My grandmother used to say “We lived in ‘the tropics’…” which included Guam and Hawaii, during the time period leading up to World War II. When they retired, they moved to Florida, which she considered to also have a tropical climate. And she wasn’t always happy about the heat and humidity in Florida. Being a practical quilter, she wanted to make quilts that would be useful to the prospective owners. One of my favorite quilts she made for us had a pieced top made of scraps leftover from when she made us flannel pajamas, and the backing was cotton sheeting. There was no batting in between. It was just the right weight, and kept us toasty warm but not suffocated like a heavy blanket would. The cotton backing was cool and almost slippery.
I kept those attributes in mind when I set out to make some quilts for our favorite non-profit organization, Plenitud PR. They do workshops in sustainable living practices, organic gardening, rainwater management, and much more. Although the temperature is always around 70 to 85 degrees F, some of the workshop participants would appreciate sleeping with a light blanket.
I used cotton flannel remnants for the quilt tops. Remnants are usually what is left over on the bolt of fabric after most of the yardage has been sold. They are typically less than a yard in length, and packaged as remnants and sold at less than the usual price. At JoAnn Fabric, they are normally 1/2 the regular price, and sometimes go on sale for even less. Some cheaply made cotton flannel is wound onto the bolt so that the fabric grain is skewed. I always wash lengths of cotton flannel before cutting, then make sure the cut edges are straight, by cutting a little notch near the cut edge and ripping the fabric along the straight grain until I reach the end of the cut edge. Sometimes I have to cut and rip more than once to be able to rip straight to the other edge.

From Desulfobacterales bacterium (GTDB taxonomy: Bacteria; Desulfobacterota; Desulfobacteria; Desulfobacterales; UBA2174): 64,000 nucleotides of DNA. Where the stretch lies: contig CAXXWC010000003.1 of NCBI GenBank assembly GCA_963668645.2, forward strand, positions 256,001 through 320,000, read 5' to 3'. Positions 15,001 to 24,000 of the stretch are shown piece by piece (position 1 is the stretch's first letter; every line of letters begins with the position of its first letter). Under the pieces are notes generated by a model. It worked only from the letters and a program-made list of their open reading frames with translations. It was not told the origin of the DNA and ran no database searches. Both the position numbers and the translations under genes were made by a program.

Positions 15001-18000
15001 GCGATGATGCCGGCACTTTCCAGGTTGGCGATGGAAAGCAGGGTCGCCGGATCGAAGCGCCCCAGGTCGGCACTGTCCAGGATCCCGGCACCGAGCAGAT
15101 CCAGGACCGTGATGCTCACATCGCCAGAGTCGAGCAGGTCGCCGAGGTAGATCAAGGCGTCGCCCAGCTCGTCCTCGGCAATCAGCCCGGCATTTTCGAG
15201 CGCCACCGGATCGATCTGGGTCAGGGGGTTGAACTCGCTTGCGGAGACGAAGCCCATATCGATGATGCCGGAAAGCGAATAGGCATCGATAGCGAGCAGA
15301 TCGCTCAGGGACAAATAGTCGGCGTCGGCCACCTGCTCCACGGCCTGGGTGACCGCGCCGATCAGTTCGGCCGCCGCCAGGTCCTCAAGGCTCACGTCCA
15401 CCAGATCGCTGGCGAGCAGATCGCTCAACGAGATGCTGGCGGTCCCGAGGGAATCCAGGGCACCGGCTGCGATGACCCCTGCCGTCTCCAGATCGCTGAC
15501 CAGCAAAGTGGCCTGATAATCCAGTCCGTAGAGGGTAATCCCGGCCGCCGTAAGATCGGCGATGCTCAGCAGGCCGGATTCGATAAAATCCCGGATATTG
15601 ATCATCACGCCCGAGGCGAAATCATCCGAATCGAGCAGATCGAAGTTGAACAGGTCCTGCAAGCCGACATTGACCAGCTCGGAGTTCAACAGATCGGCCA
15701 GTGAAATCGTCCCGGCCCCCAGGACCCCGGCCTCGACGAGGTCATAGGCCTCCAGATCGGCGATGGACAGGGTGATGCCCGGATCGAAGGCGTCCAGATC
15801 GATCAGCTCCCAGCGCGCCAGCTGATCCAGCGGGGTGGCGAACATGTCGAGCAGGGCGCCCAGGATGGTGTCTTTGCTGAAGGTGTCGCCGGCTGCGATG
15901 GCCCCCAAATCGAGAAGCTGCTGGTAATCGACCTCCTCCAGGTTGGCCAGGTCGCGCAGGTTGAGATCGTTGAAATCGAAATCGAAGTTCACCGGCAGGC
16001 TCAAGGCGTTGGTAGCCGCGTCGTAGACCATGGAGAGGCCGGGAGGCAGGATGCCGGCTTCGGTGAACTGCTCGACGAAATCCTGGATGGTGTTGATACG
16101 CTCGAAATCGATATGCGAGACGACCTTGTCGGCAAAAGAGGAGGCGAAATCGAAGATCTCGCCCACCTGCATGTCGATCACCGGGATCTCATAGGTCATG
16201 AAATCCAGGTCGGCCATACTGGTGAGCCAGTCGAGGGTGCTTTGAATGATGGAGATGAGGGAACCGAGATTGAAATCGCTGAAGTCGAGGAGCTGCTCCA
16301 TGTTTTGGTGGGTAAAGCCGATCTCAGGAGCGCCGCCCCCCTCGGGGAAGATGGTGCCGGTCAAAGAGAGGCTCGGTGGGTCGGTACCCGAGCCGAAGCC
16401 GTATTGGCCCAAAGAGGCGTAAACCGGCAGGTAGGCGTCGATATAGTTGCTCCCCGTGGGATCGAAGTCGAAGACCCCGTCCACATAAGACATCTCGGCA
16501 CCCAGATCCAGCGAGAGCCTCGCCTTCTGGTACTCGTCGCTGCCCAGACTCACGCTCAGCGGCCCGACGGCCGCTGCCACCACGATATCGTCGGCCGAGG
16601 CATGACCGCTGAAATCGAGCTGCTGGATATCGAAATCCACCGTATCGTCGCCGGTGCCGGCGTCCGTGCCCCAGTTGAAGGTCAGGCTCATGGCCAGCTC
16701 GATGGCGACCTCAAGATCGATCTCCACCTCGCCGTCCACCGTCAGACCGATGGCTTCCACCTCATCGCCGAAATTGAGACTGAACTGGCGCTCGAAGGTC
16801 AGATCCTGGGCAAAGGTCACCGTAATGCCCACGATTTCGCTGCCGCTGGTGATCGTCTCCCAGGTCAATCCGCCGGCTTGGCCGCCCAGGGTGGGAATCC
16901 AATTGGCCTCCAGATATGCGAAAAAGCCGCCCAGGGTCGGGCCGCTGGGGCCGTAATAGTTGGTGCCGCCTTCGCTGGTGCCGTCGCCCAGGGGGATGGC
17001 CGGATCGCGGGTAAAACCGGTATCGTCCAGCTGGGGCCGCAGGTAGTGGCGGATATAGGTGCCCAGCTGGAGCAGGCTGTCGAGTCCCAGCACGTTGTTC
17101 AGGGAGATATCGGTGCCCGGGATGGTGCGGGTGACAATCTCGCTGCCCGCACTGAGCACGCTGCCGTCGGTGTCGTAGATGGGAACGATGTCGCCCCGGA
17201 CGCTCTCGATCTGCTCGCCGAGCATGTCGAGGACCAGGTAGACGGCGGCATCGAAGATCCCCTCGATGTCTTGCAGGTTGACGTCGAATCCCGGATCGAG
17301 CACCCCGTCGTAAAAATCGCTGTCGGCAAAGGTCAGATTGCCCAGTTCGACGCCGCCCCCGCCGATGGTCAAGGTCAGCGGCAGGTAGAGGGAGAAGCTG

For these blankets, I embroidered plenitud.pr on the lower front. Now that I have looked up the web site, I see that it is Plenitud PR (without the ., but technically it is now PlenitudPR.org. Placement of the dot can be crucially important in our high-tech world). But since it is just a blanket now, and currently has no power to connect to the Internet (now, but how about in the future?) I will leave as is.
The backing is extra-wide cotton, made for the special purpose of backing quilts, so that it doesn’t have to be pieced. I spotted these bolts of extra-wide material at JoAnn’s, and was able to find several that only had a small amount left on the bolt. Another $core: I was given the “end of bolt” discount price for the yardage. The backings were cut just a few inches larger than the quilt tops, so that the larger edges could be folded over and stitched down for binding the edges. I used several of the machine’s designated quilting stitches for channel-quilting the tops to the backings, and for top-stitching the bound edges. Some of the stitches I wasn’t so happy with. For all the stitching, I used the walking foot, AKA Interchangeable dual-feed foot with the zig-zag attachment. I used the automatic stitching setting so I wouldn’t be cramming my foot on the pedal for a long time, but the tension and stitching looks very uneven on some of them. It’s not the prettiest stitching I’ve ever seen but ripping it out at this point seems unsustainable….
For historical information about quilting in the tropics from older generations, Hart Cottage Quilts site is fascinating to read.